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|کد مقاله||سال انتشار||تعداد صفحات مقاله انگلیسی||ترجمه فارسی|
|5053||2005||28 صفحه PDF||سفارش دهید|
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Publisher : Elsevier - Science Direct (الزویر - ساینس دایرکت)
Journal : Accounting, Organizations and Society, Volume 30, Issue 2, February 2005, Pages 99–126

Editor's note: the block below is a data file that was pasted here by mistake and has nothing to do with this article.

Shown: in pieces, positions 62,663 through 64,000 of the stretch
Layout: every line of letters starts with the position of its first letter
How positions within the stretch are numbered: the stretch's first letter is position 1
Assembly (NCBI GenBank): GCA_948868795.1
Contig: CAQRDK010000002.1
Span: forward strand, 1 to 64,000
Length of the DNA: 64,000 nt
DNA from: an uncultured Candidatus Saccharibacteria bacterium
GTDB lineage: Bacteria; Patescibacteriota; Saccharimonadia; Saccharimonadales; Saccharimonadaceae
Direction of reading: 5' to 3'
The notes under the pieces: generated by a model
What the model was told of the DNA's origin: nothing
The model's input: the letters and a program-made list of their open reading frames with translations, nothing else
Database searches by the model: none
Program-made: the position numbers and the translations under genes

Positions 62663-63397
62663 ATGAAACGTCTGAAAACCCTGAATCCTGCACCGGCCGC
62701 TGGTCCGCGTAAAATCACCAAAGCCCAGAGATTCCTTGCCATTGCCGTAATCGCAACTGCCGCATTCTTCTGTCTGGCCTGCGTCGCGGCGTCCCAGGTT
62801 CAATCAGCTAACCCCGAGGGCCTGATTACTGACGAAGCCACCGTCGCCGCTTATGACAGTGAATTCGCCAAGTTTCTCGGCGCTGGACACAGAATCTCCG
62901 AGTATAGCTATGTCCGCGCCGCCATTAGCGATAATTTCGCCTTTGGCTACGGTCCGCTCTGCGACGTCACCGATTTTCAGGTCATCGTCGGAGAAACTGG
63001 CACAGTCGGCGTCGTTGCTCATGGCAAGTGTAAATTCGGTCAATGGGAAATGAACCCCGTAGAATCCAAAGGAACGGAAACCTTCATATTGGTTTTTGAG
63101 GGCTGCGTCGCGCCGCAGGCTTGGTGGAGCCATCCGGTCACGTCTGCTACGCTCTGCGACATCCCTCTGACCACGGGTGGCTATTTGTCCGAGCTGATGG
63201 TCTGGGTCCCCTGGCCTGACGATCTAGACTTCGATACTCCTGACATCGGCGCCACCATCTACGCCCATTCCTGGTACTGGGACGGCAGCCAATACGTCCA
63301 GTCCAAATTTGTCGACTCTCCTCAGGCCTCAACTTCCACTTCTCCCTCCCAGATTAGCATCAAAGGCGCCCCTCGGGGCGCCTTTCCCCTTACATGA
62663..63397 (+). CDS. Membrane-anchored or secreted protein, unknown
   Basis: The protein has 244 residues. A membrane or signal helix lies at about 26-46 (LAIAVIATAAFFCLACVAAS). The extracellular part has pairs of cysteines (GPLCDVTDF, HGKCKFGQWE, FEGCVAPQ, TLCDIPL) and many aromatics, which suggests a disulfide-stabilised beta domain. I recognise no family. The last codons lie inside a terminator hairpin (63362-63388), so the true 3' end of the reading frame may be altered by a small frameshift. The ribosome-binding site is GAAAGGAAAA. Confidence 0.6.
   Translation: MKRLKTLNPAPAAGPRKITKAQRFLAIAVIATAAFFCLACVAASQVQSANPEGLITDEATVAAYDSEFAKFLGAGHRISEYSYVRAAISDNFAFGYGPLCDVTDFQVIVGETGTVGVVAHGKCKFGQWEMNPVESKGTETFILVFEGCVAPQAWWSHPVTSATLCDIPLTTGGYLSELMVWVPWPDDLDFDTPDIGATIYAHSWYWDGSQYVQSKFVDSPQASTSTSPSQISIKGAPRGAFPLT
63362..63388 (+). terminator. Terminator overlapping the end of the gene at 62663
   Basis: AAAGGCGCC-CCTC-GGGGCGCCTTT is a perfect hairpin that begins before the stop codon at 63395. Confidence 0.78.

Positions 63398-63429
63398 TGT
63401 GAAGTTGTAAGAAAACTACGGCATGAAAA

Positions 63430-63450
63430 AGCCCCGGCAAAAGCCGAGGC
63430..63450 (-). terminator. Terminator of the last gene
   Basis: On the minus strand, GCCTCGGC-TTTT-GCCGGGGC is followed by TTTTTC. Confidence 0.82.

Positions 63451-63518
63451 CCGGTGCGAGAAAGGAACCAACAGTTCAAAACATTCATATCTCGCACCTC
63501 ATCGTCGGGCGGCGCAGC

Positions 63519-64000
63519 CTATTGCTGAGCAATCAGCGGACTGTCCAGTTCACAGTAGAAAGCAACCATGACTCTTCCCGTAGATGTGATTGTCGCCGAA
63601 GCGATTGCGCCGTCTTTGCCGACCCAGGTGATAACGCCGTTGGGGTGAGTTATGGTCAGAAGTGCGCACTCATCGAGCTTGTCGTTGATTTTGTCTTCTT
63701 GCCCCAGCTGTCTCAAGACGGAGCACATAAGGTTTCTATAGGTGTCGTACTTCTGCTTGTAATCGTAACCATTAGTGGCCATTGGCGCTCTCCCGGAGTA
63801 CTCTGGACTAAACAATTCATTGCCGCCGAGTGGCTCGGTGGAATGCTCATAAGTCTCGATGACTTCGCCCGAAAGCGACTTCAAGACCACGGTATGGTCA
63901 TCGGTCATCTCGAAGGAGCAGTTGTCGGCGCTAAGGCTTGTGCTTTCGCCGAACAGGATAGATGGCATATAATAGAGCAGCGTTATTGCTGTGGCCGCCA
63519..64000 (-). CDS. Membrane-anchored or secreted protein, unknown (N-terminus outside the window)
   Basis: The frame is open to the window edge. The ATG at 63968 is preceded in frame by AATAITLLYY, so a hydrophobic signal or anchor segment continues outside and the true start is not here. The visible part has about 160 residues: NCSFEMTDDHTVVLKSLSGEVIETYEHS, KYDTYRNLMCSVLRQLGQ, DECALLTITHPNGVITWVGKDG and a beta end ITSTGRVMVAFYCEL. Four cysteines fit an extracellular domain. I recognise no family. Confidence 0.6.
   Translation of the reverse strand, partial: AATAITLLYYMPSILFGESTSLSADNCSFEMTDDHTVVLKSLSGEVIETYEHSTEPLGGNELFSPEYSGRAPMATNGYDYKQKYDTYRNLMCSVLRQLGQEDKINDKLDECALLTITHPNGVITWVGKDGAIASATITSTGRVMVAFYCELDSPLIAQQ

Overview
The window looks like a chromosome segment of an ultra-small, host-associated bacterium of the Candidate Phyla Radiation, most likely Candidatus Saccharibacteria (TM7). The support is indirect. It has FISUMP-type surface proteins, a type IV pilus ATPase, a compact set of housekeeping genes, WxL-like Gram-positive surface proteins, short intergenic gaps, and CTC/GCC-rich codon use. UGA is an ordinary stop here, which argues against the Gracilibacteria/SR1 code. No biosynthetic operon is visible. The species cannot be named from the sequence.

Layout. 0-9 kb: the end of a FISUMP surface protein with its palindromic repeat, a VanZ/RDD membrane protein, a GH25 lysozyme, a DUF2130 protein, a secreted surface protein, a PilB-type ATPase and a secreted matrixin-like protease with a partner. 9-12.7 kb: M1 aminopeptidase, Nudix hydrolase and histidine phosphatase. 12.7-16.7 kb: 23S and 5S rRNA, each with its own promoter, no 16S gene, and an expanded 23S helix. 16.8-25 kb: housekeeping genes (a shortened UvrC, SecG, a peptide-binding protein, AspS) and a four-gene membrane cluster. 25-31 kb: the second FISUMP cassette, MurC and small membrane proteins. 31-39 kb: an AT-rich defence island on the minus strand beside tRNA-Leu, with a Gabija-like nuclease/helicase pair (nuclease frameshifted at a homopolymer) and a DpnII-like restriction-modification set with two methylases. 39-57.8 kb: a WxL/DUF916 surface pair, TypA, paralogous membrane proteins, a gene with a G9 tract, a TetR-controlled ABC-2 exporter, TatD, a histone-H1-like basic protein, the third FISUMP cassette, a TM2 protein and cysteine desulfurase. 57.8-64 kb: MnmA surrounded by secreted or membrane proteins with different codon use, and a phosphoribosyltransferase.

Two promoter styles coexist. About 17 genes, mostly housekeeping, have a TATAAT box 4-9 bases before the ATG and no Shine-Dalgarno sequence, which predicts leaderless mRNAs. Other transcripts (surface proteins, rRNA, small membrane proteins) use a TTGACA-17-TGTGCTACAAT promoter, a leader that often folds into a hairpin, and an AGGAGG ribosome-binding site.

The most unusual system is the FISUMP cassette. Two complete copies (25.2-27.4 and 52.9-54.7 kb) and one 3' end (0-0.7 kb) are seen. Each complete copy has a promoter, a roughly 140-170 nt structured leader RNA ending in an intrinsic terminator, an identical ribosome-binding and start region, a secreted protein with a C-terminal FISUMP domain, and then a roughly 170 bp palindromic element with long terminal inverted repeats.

This paper proposes a multiple contingencies model that examines the combined effect of departmental interdependencies and organization structures on management accounting system (MAS) design. The model was tested by means of empirical data collected from a questionnaire addressed to 160 production managers. The response rate was 82.5%. The findings provide some support for the notion that organizations adapt their MAS design to the control requirements of the situation. Furthermore, the study offers some empirical support for the existence of suboptimal equifinality. That is, in situations which lack of a single dominant imperative, several alternative, and functionally equivalent management control system (MCS) designs, may arise.